Around 1.5 million Europeans cross a physical border within the continent every day to get to work. They are known as frontier workers.
For a while, Carla and Oriol, a Spanish couple in their early 20s, were two of them. They used to live in Thionville, a French commune of more than 135,000 inhabitants located about 70 kilometres from Luxembourg, where they crossed daily to work.
The decision not to live in the Grand Duchy came at a glance at the cost of basic foodstuffs and rent. “We were saving about 600 euros a month by paying French rent,” he tells EUobserver. “We were losing out on quality of life, though,” he adds.
On the map, the hour’s drive to Luxembourg City became up to three and four hours a day due to traffic jams and poor transport connections, the couple says.
When the pandemic hit, frontier workers like them became remote workers in many cases and went from crossing a physical border daily to crossing a digital one.
“After the coronavirus, new and uncommon ways of working appeared”, explains Xosé Lago, director of the European Grouping of Territorial Cooperation Galicia-North of Portugal, about the situation in this region, where not only teleworking grew, but also self-employed workers with payers in both countries.
The potential was there, but so were the obstacles. “We observed that companies either gave up on hiring these remote or dual-payer workers due to a lack of understanding, or they did it in a way that was very burdensome for the worker,” says Lago.
For those who telecommute, social contributions and taxes are paid to the country where the worker lives for more than half of the year; and they are given the status of posted worker, multinational worker, or normal employee if the company is based in that country.
However, under the traditional frontier worker category, both are paid to the country of employment.
Under the force majeure, these obstacles, mainly related to bureaucracy, taxes, and social security, quickly disappeared. But back to the ‘new normal’, it never rains but it pours, and those who work remotely from another EU country on a permanent basis still do not have a specific legal status.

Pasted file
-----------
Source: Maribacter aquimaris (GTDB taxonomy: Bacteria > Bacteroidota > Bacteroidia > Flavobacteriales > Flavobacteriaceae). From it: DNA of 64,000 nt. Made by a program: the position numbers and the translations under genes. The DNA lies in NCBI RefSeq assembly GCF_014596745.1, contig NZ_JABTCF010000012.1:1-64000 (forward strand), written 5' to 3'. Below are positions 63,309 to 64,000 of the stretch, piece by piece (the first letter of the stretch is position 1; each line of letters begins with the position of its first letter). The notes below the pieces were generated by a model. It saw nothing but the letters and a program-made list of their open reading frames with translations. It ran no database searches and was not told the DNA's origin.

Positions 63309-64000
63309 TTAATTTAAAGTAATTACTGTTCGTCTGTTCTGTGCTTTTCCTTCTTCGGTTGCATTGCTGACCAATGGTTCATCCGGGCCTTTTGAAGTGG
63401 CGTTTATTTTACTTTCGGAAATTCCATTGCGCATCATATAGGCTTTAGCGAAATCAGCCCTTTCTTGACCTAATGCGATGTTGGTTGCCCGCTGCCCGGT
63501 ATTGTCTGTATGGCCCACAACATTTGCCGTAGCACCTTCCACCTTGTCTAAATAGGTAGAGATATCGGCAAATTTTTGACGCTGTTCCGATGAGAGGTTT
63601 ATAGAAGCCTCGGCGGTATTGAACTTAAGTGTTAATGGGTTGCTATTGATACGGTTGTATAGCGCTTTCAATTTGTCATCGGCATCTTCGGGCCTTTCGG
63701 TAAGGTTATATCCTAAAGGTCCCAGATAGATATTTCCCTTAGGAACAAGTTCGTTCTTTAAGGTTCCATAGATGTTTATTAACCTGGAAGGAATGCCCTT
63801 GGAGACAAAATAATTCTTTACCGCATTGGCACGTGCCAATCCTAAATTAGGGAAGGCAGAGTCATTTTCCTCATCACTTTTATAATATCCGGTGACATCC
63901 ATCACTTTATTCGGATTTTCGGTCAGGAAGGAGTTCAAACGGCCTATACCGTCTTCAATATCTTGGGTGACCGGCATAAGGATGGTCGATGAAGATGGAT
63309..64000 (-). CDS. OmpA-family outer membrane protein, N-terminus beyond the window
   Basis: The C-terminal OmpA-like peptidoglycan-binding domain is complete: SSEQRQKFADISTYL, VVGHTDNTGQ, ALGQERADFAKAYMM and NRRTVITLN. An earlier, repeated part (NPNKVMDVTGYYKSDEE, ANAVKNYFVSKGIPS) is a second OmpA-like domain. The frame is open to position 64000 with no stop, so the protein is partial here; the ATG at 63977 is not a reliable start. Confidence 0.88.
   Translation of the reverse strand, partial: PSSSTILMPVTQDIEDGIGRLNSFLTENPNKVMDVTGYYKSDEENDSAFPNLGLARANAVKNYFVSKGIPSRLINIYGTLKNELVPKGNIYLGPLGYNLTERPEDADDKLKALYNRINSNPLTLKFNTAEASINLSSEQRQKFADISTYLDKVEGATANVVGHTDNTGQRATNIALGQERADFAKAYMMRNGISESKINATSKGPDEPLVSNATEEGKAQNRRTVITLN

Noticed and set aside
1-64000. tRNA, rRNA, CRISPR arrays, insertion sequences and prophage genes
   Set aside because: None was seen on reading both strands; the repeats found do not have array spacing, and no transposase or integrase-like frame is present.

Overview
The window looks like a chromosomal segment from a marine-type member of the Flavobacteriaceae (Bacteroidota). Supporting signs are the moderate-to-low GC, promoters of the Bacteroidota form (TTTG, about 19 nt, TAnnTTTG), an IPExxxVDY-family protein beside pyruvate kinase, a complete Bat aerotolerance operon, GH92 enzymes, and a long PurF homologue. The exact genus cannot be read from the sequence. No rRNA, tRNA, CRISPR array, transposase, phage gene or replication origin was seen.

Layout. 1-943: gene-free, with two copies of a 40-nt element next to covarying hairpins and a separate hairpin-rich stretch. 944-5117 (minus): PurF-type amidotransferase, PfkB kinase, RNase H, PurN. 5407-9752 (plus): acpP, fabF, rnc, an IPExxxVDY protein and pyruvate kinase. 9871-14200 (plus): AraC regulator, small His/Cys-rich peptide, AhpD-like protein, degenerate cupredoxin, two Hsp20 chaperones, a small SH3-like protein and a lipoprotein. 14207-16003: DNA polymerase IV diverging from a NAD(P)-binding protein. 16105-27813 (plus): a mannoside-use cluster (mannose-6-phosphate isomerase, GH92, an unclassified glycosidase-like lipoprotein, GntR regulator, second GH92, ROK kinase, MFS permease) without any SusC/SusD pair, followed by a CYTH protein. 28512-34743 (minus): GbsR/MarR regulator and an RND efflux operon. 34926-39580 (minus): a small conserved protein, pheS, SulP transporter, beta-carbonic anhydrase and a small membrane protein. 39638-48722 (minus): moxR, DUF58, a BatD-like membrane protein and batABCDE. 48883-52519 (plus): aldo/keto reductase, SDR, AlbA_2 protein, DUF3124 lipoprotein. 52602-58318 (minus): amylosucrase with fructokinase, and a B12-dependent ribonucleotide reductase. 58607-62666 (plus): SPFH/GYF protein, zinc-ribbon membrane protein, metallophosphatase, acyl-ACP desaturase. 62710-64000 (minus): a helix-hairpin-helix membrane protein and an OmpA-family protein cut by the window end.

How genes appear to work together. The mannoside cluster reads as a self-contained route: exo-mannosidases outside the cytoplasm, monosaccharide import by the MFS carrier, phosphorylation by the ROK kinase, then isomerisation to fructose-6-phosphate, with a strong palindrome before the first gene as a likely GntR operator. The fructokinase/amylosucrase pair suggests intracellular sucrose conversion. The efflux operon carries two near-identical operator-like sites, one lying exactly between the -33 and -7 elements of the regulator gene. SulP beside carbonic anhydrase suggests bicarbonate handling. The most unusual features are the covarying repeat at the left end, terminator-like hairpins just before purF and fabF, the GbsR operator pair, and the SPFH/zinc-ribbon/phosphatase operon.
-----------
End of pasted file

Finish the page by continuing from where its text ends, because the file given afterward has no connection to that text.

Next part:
The proposal put forward by the Brussels-based economic think tank Bruegel is therefore to introduce the ‘digital frontier worker’ concept.
A status with much more scope than the traditional one, limited to neighbouring countries. “While traditional cross-border work accounts for less than 1% of EU employment, the potential for remote cross-border work is much greater,” says the think tank’s analysis.
Moreover, the data already show teleworking is here to stay. Although with variations from country to country, since 2019, this modality has grown to reach 13.5% of workers in the European Union and still has a potential of 39%.
The challenge lies in boosting this potential, which could help to find a better match between the skills of European workers and the demands of EU-27 employers, as shortages amount to 14% of the EU workforce.
For Bruegel researcher Tom Schraepen, a supportive legal framework will be necessary to remove existing barriers for employees ー not self-employed.
The distinction is important, he explains to EUobserver, because workers are now increasingly being pushed into self-employed status by the rise of platform economies, or the increase in teleworking from anywhere in the world (aka digital nomads).
A less interesting option for European countries, as they lose revenue from the tax incentives offered to attract these nomads, but also for the workers, who lose their benefits as they often work remotely as self-employed in order to travel the world.
“It would be more interesting to be organised at the EU level,” said Bruegel’s researcher.
Introducing a specific legal status could clear up the uncertainty surrounding these workers and helps to boost their potential.
Ideally, says Lago, the solution would be to create an EU regulation that would serve as a guide for all member states.
However, since these issues are closely tied to national competences, what the EU can do is to ensure that there is a “level playing field” among member states, so the economic value created is distributed fairly and equitably, Schraepen explained.
This means establishing common principles so that imbalances are not created between countries with lower standards of living, which attract these employees to live, and higher ones, which employ them.
In practice, Lago believes that intermediate solutions will be the answer, such as bilateral agreements—including something like a cross-border workers’ statute—, or the creation of working groups or ad hoc groups that pool their knowledge and challenges, and disseminate how to act in each case.
“These are what we might call small solutions to big problems,” he concluded.